Dale Street bridge reconstruction project awarded Project of the Year honorable mention
In November 2021, the American Public Works Association – Minnesota Chapter recognized the Dale Street/I-94 interchange project with an honorable mention for Project of the Year.
The project was selected based on several key factors:
- Significant pedestrian safety improvements.
- Community engagement and involvement in the bridge design, public art and aesthetics.
- A design that reflects and respects the neighborhood’s diverse community.
District 4 Commissioner Toni Carter accepted the award at the APWA conference alongside members of the engineering team. Richard McCoy, vice chair of the APWA Minnesota chapter awards committee, also presented the award at the Nov. 23 board meeting.
The $14.7 million project involved rebuilding Dale Street between Iglehart and University avenues in Saint Paul, including reconstructing and widening the bridge over I-94. Construction occurred in 2020 and 2021 following an extensive, multi-year planning and community engagement process that prioritized safety and equity.
Several design features improve safety for all users – particularly pedestrians – in alignment with the county’s All-Abilities Transportation Network policy. Features include wider sidewalks and boulevards, curb extensions and improved lighting. The new design also includes reconfigured vehicle through lanes and left turn lanes to better accommodate traffic volumes and flow.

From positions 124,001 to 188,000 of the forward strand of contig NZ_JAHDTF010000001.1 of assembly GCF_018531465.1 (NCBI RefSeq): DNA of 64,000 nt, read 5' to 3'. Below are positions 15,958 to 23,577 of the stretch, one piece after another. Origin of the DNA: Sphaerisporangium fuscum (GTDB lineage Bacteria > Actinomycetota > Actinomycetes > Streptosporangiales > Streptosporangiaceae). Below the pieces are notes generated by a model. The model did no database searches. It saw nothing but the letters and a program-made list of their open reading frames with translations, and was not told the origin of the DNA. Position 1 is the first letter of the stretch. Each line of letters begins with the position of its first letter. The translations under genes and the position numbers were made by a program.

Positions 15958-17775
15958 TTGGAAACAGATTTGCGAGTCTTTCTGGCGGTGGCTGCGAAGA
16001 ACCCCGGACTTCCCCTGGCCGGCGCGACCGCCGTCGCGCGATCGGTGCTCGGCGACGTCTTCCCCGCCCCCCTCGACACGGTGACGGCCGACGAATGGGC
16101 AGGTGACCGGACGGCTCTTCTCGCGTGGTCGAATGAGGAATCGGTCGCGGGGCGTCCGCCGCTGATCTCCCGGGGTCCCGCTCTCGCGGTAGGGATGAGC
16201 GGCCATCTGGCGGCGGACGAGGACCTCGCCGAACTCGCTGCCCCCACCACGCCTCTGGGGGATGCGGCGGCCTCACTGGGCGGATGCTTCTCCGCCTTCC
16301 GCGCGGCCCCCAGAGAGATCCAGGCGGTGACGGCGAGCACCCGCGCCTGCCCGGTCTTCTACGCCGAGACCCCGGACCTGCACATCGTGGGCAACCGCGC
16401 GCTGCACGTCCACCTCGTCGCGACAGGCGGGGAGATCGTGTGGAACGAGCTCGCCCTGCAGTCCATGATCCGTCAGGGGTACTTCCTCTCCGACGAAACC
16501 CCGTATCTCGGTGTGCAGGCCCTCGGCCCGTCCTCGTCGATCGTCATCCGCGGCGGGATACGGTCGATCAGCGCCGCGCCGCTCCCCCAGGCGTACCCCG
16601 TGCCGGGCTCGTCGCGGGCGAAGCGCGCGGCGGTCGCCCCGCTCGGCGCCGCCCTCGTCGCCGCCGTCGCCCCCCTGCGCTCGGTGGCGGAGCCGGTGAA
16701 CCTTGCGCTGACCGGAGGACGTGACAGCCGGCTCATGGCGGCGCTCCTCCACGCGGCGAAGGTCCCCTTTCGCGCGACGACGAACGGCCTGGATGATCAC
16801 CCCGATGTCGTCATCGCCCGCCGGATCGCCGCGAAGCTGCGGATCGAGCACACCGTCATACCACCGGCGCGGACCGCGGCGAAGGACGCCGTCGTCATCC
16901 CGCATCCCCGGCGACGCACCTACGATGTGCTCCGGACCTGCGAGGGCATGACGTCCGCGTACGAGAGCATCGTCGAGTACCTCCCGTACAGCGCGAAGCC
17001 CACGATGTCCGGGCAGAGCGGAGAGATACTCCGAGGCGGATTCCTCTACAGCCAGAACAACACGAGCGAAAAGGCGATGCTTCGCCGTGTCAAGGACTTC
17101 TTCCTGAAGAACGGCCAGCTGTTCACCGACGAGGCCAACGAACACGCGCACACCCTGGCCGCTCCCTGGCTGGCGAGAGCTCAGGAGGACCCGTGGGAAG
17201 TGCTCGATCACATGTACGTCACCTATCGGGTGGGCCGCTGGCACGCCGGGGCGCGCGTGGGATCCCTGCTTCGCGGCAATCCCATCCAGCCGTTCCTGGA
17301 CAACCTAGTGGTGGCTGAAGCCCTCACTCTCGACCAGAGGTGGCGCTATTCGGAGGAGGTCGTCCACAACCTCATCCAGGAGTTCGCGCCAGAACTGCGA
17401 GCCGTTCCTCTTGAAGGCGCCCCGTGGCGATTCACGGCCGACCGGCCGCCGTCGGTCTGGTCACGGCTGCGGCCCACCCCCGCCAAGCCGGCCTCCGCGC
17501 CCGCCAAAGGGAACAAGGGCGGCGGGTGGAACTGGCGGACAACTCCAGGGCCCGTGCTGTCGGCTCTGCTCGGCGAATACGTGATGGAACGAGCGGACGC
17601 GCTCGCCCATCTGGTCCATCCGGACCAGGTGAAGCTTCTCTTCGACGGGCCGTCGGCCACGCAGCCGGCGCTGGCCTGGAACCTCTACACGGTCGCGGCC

The new bridge over I-94 incorporates numerous public art elements to commemorate the history, community and cultures of the vibrant Rondo neighborhood including:
- “I am Rondo” text imprints in 11 languages representing the neighborhood’s various ethnic communities, as well as the original Dakota name of the land.
- Inlaid leaves along the sidewalks mimicking Lindy Hop dance steps.
- Columns imprinted with neighborhood homes destroyed during construction of I-94 in the 1960s.
- Large-scale oak tree silhouettes referencing the canopy of oak trees that once lined the neighborhood.
The art elements were designed by local artists Mica Lee Anders, Hawona Sullivan Janzen and G.E. Patterson under the mentorship of Seitu Jones through a partnership with Springboard for the Arts.